Some Families to Be Priced out of Health Overhaul
NCPA February 1, 2013
Some families could get priced out of health insurance due to what's being called a glitch in President Barack Obama's overhaul law. IRS regulations issued Wednesday failed to fix the problem as liberal backers of the president's plan had hoped, says the Associated Press.
As a result, some families that can't afford the employer coverage that they are offered on the job will not be able to get financial assistance from the government to buy private health insurance on their own. How many people will be affected is unclear.
- Bruce Lesley, president of First Focus, an advocacy group for children, cited estimates that close to 500,000 children could remain uninsured because of the glitch.
- The problem seems to be the way the law defines affordable.
Congress says affordable coverage can't cost more than 9.5 percent of family income. People with coverage the law considers affordable cannot get subsidies to go into the new insurance markets. The purpose of that restriction is to prevent a stampede away from employer coverage.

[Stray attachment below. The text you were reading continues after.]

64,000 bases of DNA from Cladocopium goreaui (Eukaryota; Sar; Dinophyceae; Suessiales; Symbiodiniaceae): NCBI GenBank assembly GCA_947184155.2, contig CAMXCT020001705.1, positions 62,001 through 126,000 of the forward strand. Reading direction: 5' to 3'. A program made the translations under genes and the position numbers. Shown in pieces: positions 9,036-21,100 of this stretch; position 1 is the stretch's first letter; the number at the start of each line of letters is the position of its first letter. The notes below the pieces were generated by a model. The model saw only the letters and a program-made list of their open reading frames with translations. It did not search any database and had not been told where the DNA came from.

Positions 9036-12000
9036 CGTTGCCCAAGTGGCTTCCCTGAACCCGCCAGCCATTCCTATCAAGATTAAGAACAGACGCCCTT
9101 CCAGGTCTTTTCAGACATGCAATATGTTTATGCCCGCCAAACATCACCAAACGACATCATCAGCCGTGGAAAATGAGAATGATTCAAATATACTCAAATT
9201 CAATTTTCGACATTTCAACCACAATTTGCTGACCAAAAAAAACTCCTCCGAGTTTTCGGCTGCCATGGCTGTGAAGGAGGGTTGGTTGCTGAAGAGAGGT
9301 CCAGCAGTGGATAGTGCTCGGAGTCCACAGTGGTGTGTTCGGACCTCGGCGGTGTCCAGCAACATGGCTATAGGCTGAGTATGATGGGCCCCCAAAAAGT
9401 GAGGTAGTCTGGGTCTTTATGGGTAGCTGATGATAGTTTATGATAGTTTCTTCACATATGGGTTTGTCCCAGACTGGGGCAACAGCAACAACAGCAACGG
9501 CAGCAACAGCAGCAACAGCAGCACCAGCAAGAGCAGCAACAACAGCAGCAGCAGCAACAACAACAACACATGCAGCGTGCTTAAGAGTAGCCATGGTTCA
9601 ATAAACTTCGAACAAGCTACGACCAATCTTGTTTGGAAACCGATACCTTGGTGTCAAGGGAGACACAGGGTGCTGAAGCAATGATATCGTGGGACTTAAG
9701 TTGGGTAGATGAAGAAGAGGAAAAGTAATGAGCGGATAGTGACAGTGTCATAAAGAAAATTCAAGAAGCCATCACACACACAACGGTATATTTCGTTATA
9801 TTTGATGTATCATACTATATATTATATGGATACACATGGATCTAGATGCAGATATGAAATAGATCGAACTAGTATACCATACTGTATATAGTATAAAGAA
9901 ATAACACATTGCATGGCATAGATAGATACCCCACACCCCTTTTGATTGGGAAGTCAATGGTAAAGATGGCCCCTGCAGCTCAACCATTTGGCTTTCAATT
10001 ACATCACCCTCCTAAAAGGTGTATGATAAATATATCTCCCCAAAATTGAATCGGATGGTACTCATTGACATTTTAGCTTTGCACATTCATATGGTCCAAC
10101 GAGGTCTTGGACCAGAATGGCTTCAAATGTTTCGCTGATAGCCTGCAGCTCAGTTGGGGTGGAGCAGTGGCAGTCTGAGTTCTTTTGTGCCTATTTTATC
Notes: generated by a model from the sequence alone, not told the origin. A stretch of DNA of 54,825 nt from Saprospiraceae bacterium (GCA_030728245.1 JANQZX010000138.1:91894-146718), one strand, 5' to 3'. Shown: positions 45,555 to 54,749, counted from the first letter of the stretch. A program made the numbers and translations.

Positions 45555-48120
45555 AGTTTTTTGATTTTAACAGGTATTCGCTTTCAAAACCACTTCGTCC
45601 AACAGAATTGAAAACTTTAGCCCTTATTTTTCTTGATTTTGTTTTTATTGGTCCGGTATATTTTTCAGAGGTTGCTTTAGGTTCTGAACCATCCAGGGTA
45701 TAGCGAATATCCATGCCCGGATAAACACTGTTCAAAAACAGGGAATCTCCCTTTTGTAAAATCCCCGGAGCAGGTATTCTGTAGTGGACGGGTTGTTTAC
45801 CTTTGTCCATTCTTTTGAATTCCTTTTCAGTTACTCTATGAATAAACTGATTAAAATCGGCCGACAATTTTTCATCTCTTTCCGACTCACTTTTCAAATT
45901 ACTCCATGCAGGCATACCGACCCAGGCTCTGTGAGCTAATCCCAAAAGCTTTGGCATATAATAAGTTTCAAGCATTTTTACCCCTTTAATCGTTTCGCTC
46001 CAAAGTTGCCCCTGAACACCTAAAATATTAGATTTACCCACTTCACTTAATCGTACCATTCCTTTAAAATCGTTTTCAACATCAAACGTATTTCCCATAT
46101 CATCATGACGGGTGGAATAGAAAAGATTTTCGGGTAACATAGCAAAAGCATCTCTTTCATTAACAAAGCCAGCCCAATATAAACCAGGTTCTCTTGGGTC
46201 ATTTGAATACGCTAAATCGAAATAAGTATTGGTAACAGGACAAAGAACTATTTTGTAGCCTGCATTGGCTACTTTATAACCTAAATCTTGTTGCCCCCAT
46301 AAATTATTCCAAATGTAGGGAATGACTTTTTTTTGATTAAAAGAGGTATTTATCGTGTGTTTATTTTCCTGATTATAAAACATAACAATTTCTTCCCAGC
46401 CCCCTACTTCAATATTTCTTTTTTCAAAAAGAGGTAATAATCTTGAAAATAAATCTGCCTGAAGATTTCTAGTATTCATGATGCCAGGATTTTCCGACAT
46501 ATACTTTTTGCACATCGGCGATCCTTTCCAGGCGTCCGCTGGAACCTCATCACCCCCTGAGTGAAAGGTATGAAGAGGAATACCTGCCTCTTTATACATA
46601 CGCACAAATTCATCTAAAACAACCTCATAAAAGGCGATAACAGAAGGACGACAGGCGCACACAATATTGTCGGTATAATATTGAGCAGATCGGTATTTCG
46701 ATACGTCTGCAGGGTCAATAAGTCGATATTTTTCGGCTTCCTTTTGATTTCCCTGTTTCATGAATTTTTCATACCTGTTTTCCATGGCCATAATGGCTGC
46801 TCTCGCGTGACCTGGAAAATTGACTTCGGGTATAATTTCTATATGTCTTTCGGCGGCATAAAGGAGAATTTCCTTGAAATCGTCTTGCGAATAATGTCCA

Congress went on to say that what counts as affordable is keyed to the cost of self-only coverage offered to an individual worker, not his or her family.
- A typical workplace plan costs about $5,600 for an individual worker.
- But the cost of family coverage is nearly three times higher, about $15,700, according to the Kaiser Family Foundation.
So if the employer isn't willing to chip in for family premiums -- as most big companies already do -- some families will be out of luck. They may not be able to afford the full premium on their own, and they'd be locked out of the subsidies in the health care overhaul law.
Source: Ricardo Alonso-Zaldivar, "Some Families to Be Priced out of Health Overhaul," Associated Press, January 30, 2013.